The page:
California awaited Isaiah Livers, a 2017 basketball recruit from Kalamazoo Central.
Visiting Berkeley was high on the list for the forward as he worked through his list of possible schools. He was planning a visit.
Then his father offered reality, pointing out to Livers that there was no reason to visit if he knew he wanted to attend Michigan.
So he canceled those plans and, on Sunday, committed to U-M.
“I already knew what school I liked and where I wanted to go and there really wasn’t much to wait for,” Livers said this week. “I had all the offers I wanted on the table and me and my family knew which one I wanted to take.”
Even before Michigan offered him in July, Livers already had his sights set on the Wolverines.
“We were thinking the same,” he said. “They had a good offense and fit for me. They’ve got great players there. It’s a great atmosphere, I’m an academic guy, so it all plays in the right hands.”
That’s where Michigan could offer an advantage over some of the other schools. Not only was it close to home, but the Ross Business School was a selling point unique to U-M.
Despite the coaching turnover among assistants at Michigan in the past few months, Livers said he never wavered and mostly was just waiting for the Wolverines.
Two of U-M’s previous assistants, Bacari Alexander and LaVall Jordan, had a good relationship with Livers, but when they left in the spring for head coaching positions, U-M coach John Beilein took over.
Though Beilein had a bare-bones staff at the time, he talked to Livers after a spring baseball game and began to intensify the conversations.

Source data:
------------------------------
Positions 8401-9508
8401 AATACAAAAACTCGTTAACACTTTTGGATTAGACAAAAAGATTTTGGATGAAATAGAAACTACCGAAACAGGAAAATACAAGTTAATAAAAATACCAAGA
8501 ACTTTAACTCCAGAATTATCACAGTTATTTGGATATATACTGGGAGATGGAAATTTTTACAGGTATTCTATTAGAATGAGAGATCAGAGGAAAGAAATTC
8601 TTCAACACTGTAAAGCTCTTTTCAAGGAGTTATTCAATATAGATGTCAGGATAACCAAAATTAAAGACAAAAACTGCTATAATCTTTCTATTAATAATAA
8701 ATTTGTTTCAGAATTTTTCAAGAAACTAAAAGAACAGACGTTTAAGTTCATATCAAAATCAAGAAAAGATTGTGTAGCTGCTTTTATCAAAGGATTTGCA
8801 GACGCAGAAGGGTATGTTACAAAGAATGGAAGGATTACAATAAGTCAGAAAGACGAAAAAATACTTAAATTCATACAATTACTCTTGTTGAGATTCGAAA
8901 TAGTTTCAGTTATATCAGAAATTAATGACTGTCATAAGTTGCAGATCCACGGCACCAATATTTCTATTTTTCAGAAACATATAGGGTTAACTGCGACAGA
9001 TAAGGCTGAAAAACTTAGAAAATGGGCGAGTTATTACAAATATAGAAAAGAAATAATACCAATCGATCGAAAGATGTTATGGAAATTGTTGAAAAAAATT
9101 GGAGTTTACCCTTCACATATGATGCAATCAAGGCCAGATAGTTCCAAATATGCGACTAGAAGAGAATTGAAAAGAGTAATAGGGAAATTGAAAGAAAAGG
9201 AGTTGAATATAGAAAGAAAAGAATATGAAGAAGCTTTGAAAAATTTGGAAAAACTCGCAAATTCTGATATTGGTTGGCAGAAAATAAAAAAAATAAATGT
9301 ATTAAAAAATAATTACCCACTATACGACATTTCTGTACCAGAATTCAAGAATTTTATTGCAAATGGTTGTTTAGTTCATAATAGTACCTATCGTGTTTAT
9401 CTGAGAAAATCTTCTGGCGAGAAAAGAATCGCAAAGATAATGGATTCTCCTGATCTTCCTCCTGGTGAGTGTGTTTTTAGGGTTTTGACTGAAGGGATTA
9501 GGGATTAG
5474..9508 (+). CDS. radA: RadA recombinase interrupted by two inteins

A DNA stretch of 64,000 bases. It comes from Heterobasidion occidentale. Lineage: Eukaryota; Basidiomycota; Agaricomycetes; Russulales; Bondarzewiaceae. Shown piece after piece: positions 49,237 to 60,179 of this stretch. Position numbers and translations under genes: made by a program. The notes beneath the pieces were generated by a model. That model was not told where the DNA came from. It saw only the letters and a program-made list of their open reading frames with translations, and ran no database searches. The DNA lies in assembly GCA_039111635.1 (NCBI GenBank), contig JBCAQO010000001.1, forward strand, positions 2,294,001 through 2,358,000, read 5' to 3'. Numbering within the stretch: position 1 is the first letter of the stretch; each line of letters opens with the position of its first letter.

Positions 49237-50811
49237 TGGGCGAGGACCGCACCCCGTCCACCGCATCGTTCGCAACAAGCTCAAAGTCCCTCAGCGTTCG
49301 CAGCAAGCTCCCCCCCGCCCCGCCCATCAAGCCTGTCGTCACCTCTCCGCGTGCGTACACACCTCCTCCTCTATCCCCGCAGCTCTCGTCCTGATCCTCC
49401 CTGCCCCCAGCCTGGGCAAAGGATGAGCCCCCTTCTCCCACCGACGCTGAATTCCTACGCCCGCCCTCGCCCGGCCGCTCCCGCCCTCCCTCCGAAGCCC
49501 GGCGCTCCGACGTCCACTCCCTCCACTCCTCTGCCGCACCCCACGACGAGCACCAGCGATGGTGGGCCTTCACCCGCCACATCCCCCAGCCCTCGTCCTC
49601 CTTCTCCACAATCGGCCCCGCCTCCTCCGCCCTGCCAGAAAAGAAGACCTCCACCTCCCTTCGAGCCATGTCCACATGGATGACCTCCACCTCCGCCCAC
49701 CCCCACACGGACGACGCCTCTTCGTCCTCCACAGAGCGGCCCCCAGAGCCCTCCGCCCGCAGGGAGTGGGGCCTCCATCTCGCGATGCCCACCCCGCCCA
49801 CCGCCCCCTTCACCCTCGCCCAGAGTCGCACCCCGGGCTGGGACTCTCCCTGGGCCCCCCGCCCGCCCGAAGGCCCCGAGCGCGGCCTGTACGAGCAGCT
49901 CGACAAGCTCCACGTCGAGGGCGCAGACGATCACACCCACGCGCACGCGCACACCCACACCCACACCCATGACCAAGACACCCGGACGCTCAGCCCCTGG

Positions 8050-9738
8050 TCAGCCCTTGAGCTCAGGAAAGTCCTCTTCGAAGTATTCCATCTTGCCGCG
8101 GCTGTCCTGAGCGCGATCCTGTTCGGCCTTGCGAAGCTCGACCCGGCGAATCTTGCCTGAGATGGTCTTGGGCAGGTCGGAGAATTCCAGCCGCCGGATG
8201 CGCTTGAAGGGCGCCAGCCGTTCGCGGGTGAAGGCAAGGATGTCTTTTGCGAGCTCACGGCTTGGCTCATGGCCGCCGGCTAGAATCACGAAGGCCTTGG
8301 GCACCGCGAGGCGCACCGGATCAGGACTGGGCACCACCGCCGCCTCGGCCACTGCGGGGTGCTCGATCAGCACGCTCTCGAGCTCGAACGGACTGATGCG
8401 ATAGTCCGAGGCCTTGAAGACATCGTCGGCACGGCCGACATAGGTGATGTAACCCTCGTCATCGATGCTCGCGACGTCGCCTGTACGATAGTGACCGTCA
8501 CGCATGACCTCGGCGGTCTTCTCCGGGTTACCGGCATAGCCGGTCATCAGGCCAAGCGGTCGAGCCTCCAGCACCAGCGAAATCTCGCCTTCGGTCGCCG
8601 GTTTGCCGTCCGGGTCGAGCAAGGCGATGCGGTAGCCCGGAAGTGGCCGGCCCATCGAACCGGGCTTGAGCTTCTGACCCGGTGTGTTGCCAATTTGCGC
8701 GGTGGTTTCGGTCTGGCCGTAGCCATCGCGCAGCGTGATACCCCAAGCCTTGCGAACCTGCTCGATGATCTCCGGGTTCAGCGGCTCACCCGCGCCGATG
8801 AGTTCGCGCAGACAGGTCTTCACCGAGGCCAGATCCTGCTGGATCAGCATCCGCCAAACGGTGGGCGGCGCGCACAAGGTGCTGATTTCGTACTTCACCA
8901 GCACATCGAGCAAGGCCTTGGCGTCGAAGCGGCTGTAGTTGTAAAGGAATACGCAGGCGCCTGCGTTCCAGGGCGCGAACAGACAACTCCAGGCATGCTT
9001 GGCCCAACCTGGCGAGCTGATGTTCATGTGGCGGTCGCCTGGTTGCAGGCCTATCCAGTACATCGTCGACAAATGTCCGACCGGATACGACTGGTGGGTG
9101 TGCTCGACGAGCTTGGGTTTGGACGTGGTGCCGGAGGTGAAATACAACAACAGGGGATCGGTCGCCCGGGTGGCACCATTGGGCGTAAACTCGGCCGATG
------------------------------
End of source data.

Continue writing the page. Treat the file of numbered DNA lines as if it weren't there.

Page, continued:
“That’s when he started getting serious,” Livers said. “He told me the truth and I trusted him. I believed him throughout the whole process.”
When Beilein hired new assistants Billy Donlon and Oakland’s Saddi Washington, that made Livers more comfortable.
“He was already recruiting me at Oakland and thought it was funny how he was going to still recruit me,” Livers said.
When the offer came in July -– Livers was in Las Vegas for the summer AAU circuit – he knew where he was leaning. It was just a matter of when he would commit.
Livers is ranked as the state of Michigan’s No. 2 player and saw his profile jump this spring and summer when he switched AAU teams. The Michigan Mustangs lost their coach and disbanded, so he hooked on with Meanstreets out of Illinois, a Nike EYBL team run and coached by former U-M receiver Tai Streets.
“I got way more exposure than I did being on the Adidas circuit,” Livers said. “It was definitely a different level of competition. It was live, how it’s described.”
Though Streets has the strong U-M ties as one of the program’s great receivers in football – not to mention moonlighting on the basketball team – Livers said he was never pushed by his new summer coach.
As a 6-foot-8, 210-pound wing, Livers’ game is versatile enough that Streets saw his full range.
“Our first tournament was in the beginning of April and I was like, ‘Dang, this kid can be pretty good,’ ” Streets said. “He just kept getting better and better. He can shoot, he’s a big guy, he can handle the ball and can do a lot of things being so tall.”
That ability to shoot from distance as a big man is essential in Beilein’s offense. Having height like that on the wing forces defenses to play up on him outside, opening the middle of the floor.
With shooting guard Jordan Poole and point guard Eli Brooks already in the 2017 class — Livers said he and Poole have playfully trash-talked on the court during past AAU games — the group became more versatile.
With one scholarship remaining for the class, Michigan may look for some more size, with a power forward, a long elusive position in the program.
Now that his school is settled and recruiting is in the past, Livers can focus on a different goal.
“My major goal for this year is definitely get Mr. Basketball,” Livers said. “Work on my footwork, increase speed, vertical of course, get some muscle in the weight room, just sharpen up everything else.”